Schematic representation of ZIKV nonstructural proteins antagonize antiviral immunity. ZIKV nonstructural proteins NS1 and NS4B negatively regulate RIG-I-like receptor-induced IFNβ production after viral recognition by inhibiting the phosphorylation ...

Until now, most studies about flaviruses infection have focused on delineating the function of single nonstructural protein in the antiviral immunity [40]. Here we show that ZIKV nonstructural proteins NS1 and NS4B inhibit the autophagic degradation of NS2B3, thus work collaboratively to minimize the antiviral immunity. Collaborative effort between multiple viral nonstructural proteins should be given more emphasis and attention during elucidating the mechanism of ZIKV infection.

Taken together, we found that multiple nonstructural proteins of ZIKV negatively modulated antiviral response at various levels by inhibiting type I IFN production and the expression of downstream ISGs. Our findings provide evidence to support the potential synergy between ZIKV nonstructural proteins to build up the antagonistic system against innate antiviral immunity, and shed new light on ZIKV immune evading mechanism to suggest novel targets for developing rational vaccine strategies.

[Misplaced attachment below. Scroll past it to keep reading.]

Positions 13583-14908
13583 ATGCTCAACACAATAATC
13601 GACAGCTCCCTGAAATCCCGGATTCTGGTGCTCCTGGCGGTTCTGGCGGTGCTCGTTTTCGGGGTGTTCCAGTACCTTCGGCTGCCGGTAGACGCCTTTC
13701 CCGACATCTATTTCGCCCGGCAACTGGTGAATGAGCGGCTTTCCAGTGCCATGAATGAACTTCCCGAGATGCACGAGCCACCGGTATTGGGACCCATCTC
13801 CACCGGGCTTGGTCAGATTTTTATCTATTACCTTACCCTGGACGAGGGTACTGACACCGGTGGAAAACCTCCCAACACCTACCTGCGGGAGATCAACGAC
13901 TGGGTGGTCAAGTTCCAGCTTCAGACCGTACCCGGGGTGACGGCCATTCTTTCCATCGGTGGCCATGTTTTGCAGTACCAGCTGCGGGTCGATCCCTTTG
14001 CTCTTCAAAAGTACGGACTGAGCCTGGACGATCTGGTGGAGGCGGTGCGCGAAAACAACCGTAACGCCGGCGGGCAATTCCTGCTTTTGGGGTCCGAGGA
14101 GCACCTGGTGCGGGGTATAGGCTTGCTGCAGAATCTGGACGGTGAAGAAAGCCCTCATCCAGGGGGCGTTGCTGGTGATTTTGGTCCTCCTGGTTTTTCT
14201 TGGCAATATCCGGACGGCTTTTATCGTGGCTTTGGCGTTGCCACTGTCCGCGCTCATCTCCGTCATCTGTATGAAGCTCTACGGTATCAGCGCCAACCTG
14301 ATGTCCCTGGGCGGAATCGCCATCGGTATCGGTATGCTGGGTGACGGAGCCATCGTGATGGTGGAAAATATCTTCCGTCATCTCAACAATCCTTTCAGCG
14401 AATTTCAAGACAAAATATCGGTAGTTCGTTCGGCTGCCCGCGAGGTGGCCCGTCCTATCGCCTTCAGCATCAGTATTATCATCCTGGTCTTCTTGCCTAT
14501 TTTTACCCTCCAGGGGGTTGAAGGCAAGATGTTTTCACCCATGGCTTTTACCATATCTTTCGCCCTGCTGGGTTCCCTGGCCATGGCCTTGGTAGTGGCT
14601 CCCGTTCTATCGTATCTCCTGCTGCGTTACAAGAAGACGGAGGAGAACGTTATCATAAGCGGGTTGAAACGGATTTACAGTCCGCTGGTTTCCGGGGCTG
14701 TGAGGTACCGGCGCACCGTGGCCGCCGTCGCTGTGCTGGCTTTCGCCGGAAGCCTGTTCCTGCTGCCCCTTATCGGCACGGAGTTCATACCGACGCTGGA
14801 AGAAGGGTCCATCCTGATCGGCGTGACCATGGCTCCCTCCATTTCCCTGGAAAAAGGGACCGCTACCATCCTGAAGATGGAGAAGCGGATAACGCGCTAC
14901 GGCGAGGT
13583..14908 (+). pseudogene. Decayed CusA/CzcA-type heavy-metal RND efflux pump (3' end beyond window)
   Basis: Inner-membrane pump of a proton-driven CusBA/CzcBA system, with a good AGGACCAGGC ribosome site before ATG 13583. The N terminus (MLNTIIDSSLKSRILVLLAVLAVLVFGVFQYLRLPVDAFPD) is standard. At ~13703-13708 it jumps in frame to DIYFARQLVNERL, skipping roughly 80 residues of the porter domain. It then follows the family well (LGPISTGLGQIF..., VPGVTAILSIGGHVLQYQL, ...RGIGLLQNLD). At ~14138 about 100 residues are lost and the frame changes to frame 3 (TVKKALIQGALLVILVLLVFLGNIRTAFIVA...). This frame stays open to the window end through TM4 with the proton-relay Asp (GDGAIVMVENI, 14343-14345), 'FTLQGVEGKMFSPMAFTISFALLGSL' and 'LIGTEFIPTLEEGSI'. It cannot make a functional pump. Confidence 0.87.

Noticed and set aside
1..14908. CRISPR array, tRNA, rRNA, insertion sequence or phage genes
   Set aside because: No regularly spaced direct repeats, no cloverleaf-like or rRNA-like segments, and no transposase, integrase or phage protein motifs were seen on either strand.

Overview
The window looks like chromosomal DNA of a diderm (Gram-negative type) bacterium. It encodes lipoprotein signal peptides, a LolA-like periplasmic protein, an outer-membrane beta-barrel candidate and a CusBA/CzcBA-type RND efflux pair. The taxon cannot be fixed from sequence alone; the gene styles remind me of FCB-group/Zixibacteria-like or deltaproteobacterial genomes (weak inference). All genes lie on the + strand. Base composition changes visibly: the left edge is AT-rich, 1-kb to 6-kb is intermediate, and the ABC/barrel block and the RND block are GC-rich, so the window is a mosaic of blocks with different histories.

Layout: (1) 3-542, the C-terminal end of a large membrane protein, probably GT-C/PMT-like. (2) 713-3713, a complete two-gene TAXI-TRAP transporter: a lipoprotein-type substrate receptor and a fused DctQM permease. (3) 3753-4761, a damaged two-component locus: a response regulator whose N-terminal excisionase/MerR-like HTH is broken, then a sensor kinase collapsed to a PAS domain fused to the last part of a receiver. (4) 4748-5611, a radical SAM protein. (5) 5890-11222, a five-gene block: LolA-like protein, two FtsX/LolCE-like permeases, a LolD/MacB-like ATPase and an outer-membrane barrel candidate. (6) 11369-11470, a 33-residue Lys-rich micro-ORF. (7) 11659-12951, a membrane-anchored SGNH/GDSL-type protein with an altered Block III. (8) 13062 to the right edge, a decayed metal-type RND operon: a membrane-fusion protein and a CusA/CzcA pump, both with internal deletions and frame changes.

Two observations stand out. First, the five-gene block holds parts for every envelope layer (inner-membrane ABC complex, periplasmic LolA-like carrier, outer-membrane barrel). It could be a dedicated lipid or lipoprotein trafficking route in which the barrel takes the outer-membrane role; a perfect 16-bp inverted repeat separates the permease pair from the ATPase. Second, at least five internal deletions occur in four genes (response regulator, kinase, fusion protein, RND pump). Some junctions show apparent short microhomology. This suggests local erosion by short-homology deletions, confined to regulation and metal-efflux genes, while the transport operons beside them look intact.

Materials and methods

Cell culture and reagents

HEK293T, A549, HT1080, HeLa, LN229, U87 and U251 cells were cultured in Dulbecco’s modified Eagle medium (Corning, Manassas, VA, USA) with 10% fetal bovine serum (Genstar, Beijing, China) in a 5% CO2 incubator at 37 °C. Recombinant human IFNβ was purchased from Peprotech (Rocky Hill, NJ, USA). Poly (I:C) (LMW) and poly (dA:dT) were purchased from Invivogen (San Diego, CA, USA). Doxycycline (D9891), MG132 (C-2211-5MG), Bafilomycin A1 (H2714) and 3-methyladenine (M9281-100MG) were purchase from Sigma (Shanghai, China).